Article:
Applying Texas law, a federal appellate court has held that an insured is not entitled to coverage for subsequent related claims when the insured gave late notice of the first claim. ADI Worldlink, L.L.C.. v. RSUI Indem. Co., 2019 WL 3521815 (5th Cir. Aug. 2, 2019).
The Court of Appeals of Wisconsin has held that the “location endorsement” in a professional liability policy precluded coverage for a medical negligence claim where the insured’s liability was “connected with” professional services performed outside the covered territory. Paynter v. ProAssurance Wisconsin Ins. Co., 2019 WL 4018339 (Wis. Ct. App. Aug. 27, 2019).
The United States District Court for the District of Massachusetts, applying Massachusetts law, has held that a claim asserted against a law firm alleging the failure to transfer client files to former attorneys of the firm constituted a failure to render “Legal Services” as defined by a professional liability policy. Governo v. Allied World Ins. Co., 2019 WL 4034810 (D. Mass. Aug. 27, 2019). The court previously denied a motion to dismiss the case, which is described here.
A federal district court in Massachusetts has held that an insurer properly denied coverage for a claim against an insured church brought by another church that had broken away from the original entity because the breakaway church was not an “insured” under the original church’s policy. Newton Covenant Church, et al. v. Great Am. Ins. Co., 2019 WL 3464705 (D. Mass. Jul. 31, 2019).
The United States District Court for the Eastern District of Arkansas, applying Arkansas law, has held that coverage is unavailable for a lawsuit arising out of Interrelated Wrongful Acts at issue in an EEOC charge where the insured failed to report the EEOC charge to its insurer within the claims-made policy’s reporting period. Pine Bluff Sch. Dist. v. ACE Am. Ins. Co., 2019 WL 3074011 (E.D. Ark. July 12, 2019). The court also held that the insurer was not barred from denying coverage based on waiver or estoppel after it first provided a defense under a reservation of rights.
The Supreme Court of Vermont has held there is no coverage for breach of contract and intentional torts under an errors and omissions (E&O) liability policy, where all counts of the complaint rested on allegations that the insured used misrepresentations and falsehoods to undermine a competitor, which did not fall within the definition of “professional services” under the policy. Integrated Tech., Inc. v. Crum & Forster Specialty, 2019 WL 3759175 (Vt. Aug. 9, 2019).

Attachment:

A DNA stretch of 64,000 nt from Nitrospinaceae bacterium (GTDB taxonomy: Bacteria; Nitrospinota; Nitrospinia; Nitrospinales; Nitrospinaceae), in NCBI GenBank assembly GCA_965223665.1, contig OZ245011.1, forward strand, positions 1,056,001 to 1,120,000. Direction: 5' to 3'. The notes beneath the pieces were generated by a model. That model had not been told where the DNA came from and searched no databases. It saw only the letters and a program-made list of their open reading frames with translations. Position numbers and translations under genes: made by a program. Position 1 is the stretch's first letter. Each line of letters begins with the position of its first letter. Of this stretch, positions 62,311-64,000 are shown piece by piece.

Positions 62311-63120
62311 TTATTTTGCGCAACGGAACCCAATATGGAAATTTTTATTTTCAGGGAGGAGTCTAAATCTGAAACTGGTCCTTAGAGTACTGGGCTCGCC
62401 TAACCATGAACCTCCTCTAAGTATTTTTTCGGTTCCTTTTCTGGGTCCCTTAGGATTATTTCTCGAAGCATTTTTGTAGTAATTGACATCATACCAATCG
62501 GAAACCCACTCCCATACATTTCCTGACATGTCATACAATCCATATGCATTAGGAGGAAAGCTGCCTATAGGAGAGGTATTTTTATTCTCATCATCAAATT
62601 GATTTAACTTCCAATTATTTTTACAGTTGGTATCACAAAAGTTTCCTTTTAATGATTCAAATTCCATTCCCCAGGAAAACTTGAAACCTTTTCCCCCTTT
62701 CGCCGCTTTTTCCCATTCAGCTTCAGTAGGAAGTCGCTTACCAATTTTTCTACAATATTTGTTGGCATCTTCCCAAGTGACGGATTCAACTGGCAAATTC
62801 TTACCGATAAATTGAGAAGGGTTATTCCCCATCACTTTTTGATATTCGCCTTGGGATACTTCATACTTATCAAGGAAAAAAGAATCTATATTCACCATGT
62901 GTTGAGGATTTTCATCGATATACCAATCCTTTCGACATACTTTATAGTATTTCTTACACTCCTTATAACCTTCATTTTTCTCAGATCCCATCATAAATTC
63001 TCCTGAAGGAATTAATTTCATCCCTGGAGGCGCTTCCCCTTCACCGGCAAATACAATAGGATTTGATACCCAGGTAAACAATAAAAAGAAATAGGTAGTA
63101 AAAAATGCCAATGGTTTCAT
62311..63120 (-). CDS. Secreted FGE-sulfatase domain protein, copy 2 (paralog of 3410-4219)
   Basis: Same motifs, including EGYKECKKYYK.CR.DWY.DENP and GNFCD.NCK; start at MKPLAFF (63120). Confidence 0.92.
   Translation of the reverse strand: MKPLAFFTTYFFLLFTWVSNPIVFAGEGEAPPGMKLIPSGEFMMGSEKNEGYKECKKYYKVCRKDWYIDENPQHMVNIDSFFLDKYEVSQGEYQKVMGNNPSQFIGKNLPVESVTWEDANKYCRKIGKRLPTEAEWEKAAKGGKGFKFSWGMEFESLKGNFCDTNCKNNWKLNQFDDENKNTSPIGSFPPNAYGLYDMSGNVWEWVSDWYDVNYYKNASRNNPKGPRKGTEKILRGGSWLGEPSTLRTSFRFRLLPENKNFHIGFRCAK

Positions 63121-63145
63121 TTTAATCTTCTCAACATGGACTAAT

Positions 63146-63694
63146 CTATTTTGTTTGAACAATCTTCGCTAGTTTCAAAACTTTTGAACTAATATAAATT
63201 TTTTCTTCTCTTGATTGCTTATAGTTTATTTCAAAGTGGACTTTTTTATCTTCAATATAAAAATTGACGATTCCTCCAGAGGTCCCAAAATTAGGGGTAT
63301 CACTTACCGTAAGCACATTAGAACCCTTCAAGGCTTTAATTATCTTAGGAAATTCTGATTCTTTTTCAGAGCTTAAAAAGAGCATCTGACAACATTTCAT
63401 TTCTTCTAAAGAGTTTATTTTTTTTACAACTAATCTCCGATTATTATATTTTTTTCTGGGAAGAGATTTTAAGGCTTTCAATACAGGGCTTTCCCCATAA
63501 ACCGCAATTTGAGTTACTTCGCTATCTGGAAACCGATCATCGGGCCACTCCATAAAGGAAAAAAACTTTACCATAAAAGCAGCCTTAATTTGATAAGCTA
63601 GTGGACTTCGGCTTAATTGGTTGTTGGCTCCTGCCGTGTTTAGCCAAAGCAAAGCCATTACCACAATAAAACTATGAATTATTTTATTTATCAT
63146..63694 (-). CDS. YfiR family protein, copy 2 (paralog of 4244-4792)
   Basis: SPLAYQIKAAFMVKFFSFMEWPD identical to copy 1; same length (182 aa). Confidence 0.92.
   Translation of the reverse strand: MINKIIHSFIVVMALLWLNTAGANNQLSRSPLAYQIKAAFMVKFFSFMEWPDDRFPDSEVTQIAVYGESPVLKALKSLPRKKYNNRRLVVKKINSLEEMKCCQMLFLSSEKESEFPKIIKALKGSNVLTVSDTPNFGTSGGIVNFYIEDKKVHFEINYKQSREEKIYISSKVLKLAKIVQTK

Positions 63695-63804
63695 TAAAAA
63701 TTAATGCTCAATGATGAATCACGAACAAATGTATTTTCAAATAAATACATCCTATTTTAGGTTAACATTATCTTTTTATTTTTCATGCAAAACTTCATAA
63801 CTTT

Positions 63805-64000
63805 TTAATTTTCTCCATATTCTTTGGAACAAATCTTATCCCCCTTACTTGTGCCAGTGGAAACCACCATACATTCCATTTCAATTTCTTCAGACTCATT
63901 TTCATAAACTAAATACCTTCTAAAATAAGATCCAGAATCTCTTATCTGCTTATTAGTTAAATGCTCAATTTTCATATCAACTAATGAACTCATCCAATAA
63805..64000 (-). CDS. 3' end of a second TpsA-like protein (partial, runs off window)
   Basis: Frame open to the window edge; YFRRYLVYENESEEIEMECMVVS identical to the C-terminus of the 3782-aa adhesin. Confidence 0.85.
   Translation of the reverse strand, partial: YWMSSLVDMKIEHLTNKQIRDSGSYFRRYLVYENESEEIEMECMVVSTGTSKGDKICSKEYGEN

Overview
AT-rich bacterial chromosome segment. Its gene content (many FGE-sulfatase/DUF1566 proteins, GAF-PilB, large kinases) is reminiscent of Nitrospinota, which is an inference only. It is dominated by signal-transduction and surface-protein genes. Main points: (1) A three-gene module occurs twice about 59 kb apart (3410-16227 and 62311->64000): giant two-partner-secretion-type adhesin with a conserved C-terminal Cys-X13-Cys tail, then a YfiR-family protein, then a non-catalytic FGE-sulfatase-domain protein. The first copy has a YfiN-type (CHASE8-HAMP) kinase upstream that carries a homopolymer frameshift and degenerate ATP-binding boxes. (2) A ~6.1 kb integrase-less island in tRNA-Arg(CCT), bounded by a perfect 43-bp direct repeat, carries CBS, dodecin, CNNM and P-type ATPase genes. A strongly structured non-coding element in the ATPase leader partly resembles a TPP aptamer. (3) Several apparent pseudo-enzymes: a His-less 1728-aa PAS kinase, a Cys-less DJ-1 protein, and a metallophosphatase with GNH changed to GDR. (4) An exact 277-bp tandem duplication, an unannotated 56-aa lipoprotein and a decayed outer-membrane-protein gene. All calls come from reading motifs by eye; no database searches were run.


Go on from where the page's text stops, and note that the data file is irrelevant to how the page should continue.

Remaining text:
The United States District Court for the Northern District of Illinois, applying Illinois law, has held that there is no coverage under a professional liability policy where the claim arose out of the same set of facts upon which a separate lawsuit against the insured was filed before the policy incepted. Arch Ins. Co. v. PCH Healthcare Holdings, 2019 WL 3554062 (N.D. Ill. Aug. 5, 2019). The court further held that the plain language of an exclusion for “healthcare services” precluded coverage for the claim.
The U.S. District Court for the Middle District of Florida, applying Florida law, held that a directors and officers liability insurance policy did not provide coverage for a claim asserted by a receiver seeking the return of bonus and other compensation amounts paid to a former director and officer of the company because (1) the policy’s profit exclusion applied; and (2) the claw back claim did not arise out of a “Wrongful Act.” Desai v. Navigators Ins. Co., 2019 WL 3068398 (M.D. Fla. July 12, 2019).
In a win for Wiley Rein’s client, a California state court has held that an insurer correctly denied coverage under a D&O policy on the basis that the operative “claim” was made before the policy period. CNEX Labs, Inc. v. Allied World Assurance Co. (U.S.), Inc., Case No. 18-CV-334461 (Cal. Super. Ct., Santa Clara Cty. Jul. 17, 2019). The court found that a letter the insured received before the policy period “clearly suggested a lawsuit” against the insured and, in any event, the insured had also signed a standstill agreement before the policy’s inception, which separately constituted a “claim.”
Applying Texas law, the Fifth Circuit has held that a D&O policy’s securities exclusion barred coverage for a suit for misrepresentation and misconduct that arose out of a sale of equity interests. Gleason v. Markel Am. Ins. Co., 2019 WL 3437642 at *1 (5th Cir. July 30, 2019).